Try to get a trailer with the same lug bolt pattern as your jeep so your spare will fit both jeep and trailer. I've had both the MBT and M-416 and also a Toyota jeep trailer that had 6 bolt wheel pattern and a track that matched the width of the Land Cruiser. The Cruiser version was made by Con Ferr, and had a pair of hinged tops. When closed they sealed the box from dust and water. It had four 5-gallon can holders on the sides. The original trailer springs broke in Baja, and I replaced them with genuine CJ springs and added shocks. It was lighter than the military versions, a plus. Even with the annoying clanking you get with the pintle hook, I recommend them for their sturdiness and trail-ability. There is also a new style of ball hitch that has a 360-degree pivot that looks promising. We have even changed the M-416 to a spring-over-axle configuration, for even better off-road ability. This also matches the sprung-over Jeeps' hitch elevation and clearance.

There are some great 'trailer jocks' out there, who can pull those things anywhere, backwards or forwards, over the worst terrain. For the rest of us mere mortals, trailers are a pain to maneuver off road. So, only consider one if you really need the space and have the trailering technique to match your mountains. Overall, your best bet is to park it in camp and do your extreme trail riding without it. One last admonition: these trailers are rather heavy and will impede your progress on the highway and off-road. Before you decide you must have one, borrow a friend's for a test tow. As much as I liked these trailers, they all had the same nickname: "Al B. Tross".

Roof Racks

Roof racks have that tough, off-road, 'Safari' look. For hard core jeeping, roof racks are not a panacea. I don't recommend them at all. The tendency is to get more roof rack than you need. You don't need a rack that is the same size as your roof, although, in hot weather, some folks appreciate the shade it affords if it has a solid or add-on plywood floor. The problem is that roof racks, by design, make it possible to store the heavy and bulky up top. This can raise your center of gravity, a liability on tough trails. On a trip to the Ershim, a trail known for its tight clearances through rocks and trees, we were coming out on the North end at Kaiser Pass. A Land Cruiser with a tremendous roof rack was just entering the gauntlet of tight clearances. The rig must have been piled 9 feet high! The driver boasted his V-8 could take him anywhere. I always wonder how far he got before his big V-8 helped deposit his roof bound load right on the ground, like a pull off load. Another time at the 'drop-off' in the Anza-Borrego, two college kids had all their goods tied down in a great bundle on the after market roof rack of a small foreign SUV. It was so top heavy that they decided to unload the entire roof rack and drag everything by hand down the precipice, and then reload at the bottom. Good thinking, as I'm sure they would have gotten out of control on that steep incline. If you feel you must have a roof rack, get as little roof rack as you can get away with, with a low profile, or maybe no side sills at all.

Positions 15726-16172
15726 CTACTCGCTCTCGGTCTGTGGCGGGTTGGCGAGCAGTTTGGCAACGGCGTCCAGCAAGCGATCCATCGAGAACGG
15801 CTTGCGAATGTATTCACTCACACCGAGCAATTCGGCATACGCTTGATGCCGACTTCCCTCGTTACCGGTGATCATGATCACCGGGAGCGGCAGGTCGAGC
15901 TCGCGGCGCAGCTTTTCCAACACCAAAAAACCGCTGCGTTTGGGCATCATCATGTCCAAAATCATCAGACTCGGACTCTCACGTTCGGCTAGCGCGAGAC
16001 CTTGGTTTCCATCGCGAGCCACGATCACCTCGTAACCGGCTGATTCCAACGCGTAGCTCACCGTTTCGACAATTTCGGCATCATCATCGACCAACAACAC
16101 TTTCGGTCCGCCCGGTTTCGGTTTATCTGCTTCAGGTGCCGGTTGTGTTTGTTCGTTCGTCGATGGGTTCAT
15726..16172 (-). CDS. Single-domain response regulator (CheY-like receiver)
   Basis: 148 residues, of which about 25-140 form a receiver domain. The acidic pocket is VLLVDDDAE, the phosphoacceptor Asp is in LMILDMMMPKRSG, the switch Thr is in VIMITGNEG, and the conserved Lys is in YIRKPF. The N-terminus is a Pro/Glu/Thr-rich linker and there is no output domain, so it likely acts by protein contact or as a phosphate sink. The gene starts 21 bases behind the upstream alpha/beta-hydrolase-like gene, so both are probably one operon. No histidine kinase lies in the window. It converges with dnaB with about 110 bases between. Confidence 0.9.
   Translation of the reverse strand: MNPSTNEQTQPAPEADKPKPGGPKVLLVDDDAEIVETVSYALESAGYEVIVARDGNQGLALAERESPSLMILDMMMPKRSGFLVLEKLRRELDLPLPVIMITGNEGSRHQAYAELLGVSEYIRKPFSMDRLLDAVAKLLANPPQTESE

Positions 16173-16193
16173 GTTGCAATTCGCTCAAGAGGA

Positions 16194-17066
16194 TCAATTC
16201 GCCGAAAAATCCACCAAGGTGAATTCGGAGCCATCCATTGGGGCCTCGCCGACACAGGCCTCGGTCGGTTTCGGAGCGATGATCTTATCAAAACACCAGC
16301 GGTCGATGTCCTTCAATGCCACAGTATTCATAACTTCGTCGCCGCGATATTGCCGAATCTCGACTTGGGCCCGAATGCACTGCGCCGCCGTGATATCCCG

Roof Sacks

Years ago, I purchased a large vinyl bag with tabs to tie on the roof of your jeep. It was 4 x 5 feet, and 18" high. It had heavy-duty zippers that opened most of the bag. This proved to be a very good solution to storage. Sleeping bags, tents, pads, clothes, and other soft and light items stored well on the roof, even without much of a roof rack. The weight saving, compared to a full metal roof rack, was substantial. If it covers the entire roof, it serves as a 'tropical top' in the summer months. The down side is that the sack does not handle low hanging trees well, and is still a wind break on the highway. I even use this sack IN the jeep during the summer when the top is off. It covers the entire rear floor area of my CJ-8. It's dust proof, waterproof, theft deterring, and if tied down keeps your load from being hurled at you in a collision or roll over.

Trail Racks

This rack is loaded with gear but still stays up out of the way.

Racks that go to the rear and above the spare tire of the jeep have found their way into our storage options. They are a welcome cargo solution for small jeeps with owners expecting to navigate hard core trails, like the Rubicon or Ershim. The clearance on bottom, sides and top is very good. Wherever your jeep can go, the rear rack will follow without a whimper and with a great ramp departure angle to boot. Some down sides are poor visibility through the rear view mirror, high unladen weight, and high center of gravity of the load. If creatively packed, they can be very useful. You can also strap bags and bolt other equipment on and around the edges of the trail racks making them even more efficient.

Bag It !

One of the best space saving and weight reducing concepts is the use of various sized heavy vinyl or canvas bags and stuff sacks to store and separate your cargo. Stuff sacks have drawstrings; are lightweight and mold easily to any shape. If they are waterproof and dust proof, that's even better.

My recovery bag contains all the basics.

These are items packed in their own bags:

Boonie Boxes

Boxes are efficient only if filled to capacity, which they usually aren't. They are a poor use of space, so I use as few boxes as possible. I have one or two plastic storage boxes with twin folding lids for heavy spare jeep parts and other hard goods. I make sure to store a full load in each box to keep the contents from rattling and shifting around.